I’ve gone fairly fast in making assumptions where needed to get towards a usable model. I think this was the right way to start: we’ve ended up with a model which isn’t too hard to use, and gives numerical answers to questions we began with no good way to put numbers to. Because of the various modelling assumptions, those numbers won’t be perfect, but I think in most cases the assumptions will have introduced not more than an error factor of perhaps two or three. This makes it a good starting point for this analysis, which may be able to make some meaningful comparisons.
I think that one of the best things to do with the model now is to start applying it and see how it goes in practice. I’ve done a little of this myself (details to follow), but the end method is simple enough that a broader community could valuably use it in making Fermi estimates.
The version I’d use for first-pass Fermi estimates is one of the simplest we saw:
For example, to estimate how valuable extra research into nuclear fusion is, we might estimate that annual spending R(0) = $5B, the annual benefit B = $1000B, and there’s a 50% chance of success (p = 0.5) by the time we’ve spent 100 times as many resources as today (log(y/z) = log(100) = 4.6). Putting these together would give an expected societal benefit of $22 for every dollar spent. This is high enough to suggest that we may be significantly underinvesting in fusion, and that a more careful calculation (with better-researched numbers!) might be justified.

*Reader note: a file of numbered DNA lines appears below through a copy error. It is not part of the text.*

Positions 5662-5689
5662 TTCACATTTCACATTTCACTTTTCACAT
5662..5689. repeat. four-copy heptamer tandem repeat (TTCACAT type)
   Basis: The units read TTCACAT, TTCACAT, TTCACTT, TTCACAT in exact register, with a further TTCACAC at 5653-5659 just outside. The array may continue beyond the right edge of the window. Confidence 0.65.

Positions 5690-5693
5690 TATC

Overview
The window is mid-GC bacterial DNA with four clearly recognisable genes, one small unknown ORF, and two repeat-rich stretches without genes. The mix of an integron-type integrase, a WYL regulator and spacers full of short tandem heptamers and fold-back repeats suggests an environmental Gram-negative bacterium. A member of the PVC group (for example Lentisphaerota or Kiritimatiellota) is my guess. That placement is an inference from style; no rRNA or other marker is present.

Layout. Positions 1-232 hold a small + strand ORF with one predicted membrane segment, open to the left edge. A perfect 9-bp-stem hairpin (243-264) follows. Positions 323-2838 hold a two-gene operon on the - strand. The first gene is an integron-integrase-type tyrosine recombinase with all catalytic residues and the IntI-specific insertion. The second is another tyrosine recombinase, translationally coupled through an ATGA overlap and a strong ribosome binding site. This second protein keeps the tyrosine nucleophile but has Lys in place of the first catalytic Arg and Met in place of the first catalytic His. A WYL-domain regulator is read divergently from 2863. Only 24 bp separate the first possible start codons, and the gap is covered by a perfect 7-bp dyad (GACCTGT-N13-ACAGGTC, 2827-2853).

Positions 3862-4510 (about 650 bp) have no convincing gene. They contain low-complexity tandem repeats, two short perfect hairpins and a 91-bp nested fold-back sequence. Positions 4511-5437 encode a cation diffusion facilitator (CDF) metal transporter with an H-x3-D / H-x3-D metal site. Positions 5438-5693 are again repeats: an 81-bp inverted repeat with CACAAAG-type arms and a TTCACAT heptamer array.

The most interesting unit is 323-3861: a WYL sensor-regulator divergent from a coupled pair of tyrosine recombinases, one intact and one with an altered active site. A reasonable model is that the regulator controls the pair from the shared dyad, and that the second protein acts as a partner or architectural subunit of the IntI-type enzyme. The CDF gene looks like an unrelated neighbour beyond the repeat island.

Using the less simplified forms derived above to get a bit of extra accuracy may be useful when you can afford more time and attention to your calculation than a quick back-of-the-envelope job. In a similar vein I think it could be valuable to try perturbing some of my other assumptions and see what effect that has on the final answer. For example if the difficulty is not distributed as in the box model but instead in a log-normal distribution, what effect does that have? Or can we get some data which shows how the assumption that other funding is unresponsive to what we do fails?
I hope that we’ll be able to get answers to these questions, and that looking back in a few years this first attempt will seem painfully crude. But in the meantime I hope these tools will be helpful to people thinking about the value of working on problems of unknown difficulty.